Monday, December 22, 2008
The SEC today settled charges against UnitedHealth Group Inc. relating to the backdating of stock options. The SEC also settled charges against former UnitedHealth General Counsel David J. Lubben relating to his participation in the stock option backdating scheme. Lubben consented to, among other things, an antifraud injunction, a $575,000 penalty, and a five-year officer and director bar.
The Commission alleges that between 1994 and 2005, UnitedHealth concealed more than $1 billion in stock option compensation by providing senior executives and other employees with “in-the-money” options while secretly backdating the grants to avoid reporting the expenses to investors.
In December 2007, the SEC announced a record $468 million settled enforcement action against William W. McGuire, M.D., the former Chief Executive Officer and Chairman of the Board of UnitedHealth. The settlement, which is pending before U.S. District Judge James M. Rosenbaum, was the first to deprive corporate executives of their stock sale profits and bonuses earned while their companies were misleading investors pursuant to the “clawback” provision (Section 304) of the Sarbanes-Oxley Act. McGuire consented to anti-fraud and other injunctions; disgorgement plus prejudgment interest of approximately $12.7 million; a $7 million penalty (the largest penalty against an individual in a stock option backdating case); and reimbursement to UnitedHealth under Section 304 of the Sarbanes-Oxley Act of approximately $448 million in cash bonuses, profits from the exercise and sale of UnitedHealth stock and unexercised UnitedHealth options. McGuire also agreed to be barred from serving as an officer or director of a public company for ten years.
The Commission declined to charge the company with fraud or seek a monetary penalty, based on the company’s extraordinary cooperation in the Commission’s investigation, as well as its extensive remedial measures. UnitedHealth’s cooperation included an independent internal investigation, the company’s release in a Form 8-K of a report detailing the investigation’s findings and conclusions, and the sharing of the facts uncovered in the internal investigation with the government. The company also took significant remedial actions in response to the findings of its internal investigation, including the implementation of new controls designed to prevent the recurrence of fraudulent conduct, removal of certain senior executives and board members, and the recoupment of nearly $1.8 billion in cash, options value and other benefits from several former and current officers, through, among other things, derivative litigation and the voluntary re-pricing and cancellation of retroactively-priced options.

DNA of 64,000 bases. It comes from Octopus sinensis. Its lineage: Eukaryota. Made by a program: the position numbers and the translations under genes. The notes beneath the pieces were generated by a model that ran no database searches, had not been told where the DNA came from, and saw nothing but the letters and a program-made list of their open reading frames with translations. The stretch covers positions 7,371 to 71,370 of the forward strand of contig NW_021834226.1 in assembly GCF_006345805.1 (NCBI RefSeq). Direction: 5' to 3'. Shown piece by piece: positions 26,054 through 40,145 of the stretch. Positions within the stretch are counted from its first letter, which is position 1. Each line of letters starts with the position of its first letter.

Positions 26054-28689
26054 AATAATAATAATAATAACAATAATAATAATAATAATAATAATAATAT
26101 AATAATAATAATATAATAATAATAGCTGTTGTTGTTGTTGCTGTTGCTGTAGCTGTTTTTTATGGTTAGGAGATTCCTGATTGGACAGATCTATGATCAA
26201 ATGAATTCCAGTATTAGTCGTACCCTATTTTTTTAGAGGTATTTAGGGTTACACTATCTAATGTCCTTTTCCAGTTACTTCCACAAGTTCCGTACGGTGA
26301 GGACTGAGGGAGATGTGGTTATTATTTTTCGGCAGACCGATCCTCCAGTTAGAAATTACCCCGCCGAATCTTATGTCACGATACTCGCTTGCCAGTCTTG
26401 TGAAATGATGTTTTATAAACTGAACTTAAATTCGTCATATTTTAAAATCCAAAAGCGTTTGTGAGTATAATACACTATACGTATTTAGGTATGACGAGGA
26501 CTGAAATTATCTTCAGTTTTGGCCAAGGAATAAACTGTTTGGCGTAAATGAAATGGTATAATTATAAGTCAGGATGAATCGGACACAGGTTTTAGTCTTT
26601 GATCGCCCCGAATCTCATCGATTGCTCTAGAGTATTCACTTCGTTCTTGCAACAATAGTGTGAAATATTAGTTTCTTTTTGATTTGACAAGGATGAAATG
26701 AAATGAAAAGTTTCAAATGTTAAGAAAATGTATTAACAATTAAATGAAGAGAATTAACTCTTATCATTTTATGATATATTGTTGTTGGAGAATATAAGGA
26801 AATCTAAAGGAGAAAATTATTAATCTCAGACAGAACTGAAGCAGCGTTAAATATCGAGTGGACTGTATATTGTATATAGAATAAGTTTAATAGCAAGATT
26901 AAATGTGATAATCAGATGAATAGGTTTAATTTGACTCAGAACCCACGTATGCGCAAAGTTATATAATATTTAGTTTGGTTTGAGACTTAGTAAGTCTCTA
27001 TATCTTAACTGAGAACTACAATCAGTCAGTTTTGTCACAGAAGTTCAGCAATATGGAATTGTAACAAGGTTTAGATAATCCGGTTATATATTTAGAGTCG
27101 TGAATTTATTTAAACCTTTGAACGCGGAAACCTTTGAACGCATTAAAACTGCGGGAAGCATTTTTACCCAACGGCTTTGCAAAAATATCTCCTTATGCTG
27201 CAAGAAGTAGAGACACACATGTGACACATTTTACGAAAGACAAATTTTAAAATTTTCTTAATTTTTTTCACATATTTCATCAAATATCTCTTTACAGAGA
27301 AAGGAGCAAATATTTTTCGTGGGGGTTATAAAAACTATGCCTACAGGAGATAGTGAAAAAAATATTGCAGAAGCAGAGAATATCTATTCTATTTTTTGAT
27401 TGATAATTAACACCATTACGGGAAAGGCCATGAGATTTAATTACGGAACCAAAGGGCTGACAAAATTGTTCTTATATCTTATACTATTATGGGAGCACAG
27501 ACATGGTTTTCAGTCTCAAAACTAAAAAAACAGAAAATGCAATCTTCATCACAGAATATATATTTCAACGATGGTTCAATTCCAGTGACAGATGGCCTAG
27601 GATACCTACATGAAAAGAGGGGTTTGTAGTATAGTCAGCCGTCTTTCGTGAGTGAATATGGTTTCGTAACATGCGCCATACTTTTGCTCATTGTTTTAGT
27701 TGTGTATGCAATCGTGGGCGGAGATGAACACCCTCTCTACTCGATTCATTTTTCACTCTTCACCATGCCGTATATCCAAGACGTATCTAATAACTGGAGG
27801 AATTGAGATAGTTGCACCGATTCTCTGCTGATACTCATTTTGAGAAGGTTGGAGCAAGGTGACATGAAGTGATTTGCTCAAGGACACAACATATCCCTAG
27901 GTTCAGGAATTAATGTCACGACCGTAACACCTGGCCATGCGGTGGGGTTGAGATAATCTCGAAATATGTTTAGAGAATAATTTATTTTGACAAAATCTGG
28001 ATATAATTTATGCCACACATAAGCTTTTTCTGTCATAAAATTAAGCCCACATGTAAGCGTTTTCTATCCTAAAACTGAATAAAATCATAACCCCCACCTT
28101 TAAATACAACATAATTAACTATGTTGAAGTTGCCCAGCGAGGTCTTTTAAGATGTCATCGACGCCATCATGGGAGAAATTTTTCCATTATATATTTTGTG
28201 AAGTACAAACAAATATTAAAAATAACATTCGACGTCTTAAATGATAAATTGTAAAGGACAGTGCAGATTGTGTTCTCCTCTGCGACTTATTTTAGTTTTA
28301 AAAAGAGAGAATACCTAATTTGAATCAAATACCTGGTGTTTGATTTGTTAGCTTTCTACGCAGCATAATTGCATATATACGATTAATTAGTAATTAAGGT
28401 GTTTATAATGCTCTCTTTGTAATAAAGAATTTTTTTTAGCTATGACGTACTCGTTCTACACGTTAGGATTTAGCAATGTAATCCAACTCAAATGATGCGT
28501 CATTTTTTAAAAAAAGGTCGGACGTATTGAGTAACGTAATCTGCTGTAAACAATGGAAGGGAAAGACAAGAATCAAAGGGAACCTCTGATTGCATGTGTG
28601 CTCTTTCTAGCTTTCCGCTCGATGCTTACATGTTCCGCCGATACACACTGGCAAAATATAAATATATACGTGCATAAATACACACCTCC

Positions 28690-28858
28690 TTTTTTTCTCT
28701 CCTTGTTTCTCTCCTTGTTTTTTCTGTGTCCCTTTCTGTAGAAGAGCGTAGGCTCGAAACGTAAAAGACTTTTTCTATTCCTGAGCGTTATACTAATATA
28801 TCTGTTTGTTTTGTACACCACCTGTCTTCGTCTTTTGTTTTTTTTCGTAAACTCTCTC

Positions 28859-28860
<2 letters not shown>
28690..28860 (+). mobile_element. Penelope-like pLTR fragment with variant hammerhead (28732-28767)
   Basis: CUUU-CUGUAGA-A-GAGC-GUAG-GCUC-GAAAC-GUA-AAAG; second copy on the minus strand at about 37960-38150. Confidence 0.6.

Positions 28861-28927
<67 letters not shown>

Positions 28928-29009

According to the Commission’s complaint, Lubben or others acting at his direction created false or misleading company records indicating that the grants had occurred on dates when the company’s stock price had been at a low. Lubben personally received numerous backdated grants of options, representing as many as 3.8 million shares of UnitedHealth stock on a split adjusted basis. He exercised approximately 1.8 million of those options for approximately $1.1 million in gains attributable to improper backdating.
Lubben consented to the entry of an order permanently enjoining him from violating or aiding and abetting violations of the antifraud, reporting, record-keeping, internal controls, proxy statement, and securities ownership reporting provisions of the federal securities laws, and barring him from serving as an officer or director of a public company for a period of five years. Lubben will disgorge ill-gotten gains of $1,403,310 with $347,211 in prejudgment interest and pay a $575,000 penalty.
Under the terms of the settlement, Lubben’s disgorgement and prejudgment interest would be deemed satisfied by his voluntary repricing of his UnitedHealth stock options, which reduced the value of those options by approximately $2.7 million, and his payment of approximately $630,000 in pending settlements to resolve derivative and shareholder lawsuits related to options backdating filed against Lubben in state and federal courts in Minnesota.
In addition, Lubben agreed to resolve a separate administrative proceeding against him by consenting to a Commission order that suspends him from appearing or practicing before the Commission as an attorney for three years.
The Commission’s settlements with UnitedHealth and Lubben in the civil actions are subject to the approval of the U.S. District Court for the District of Minnesota.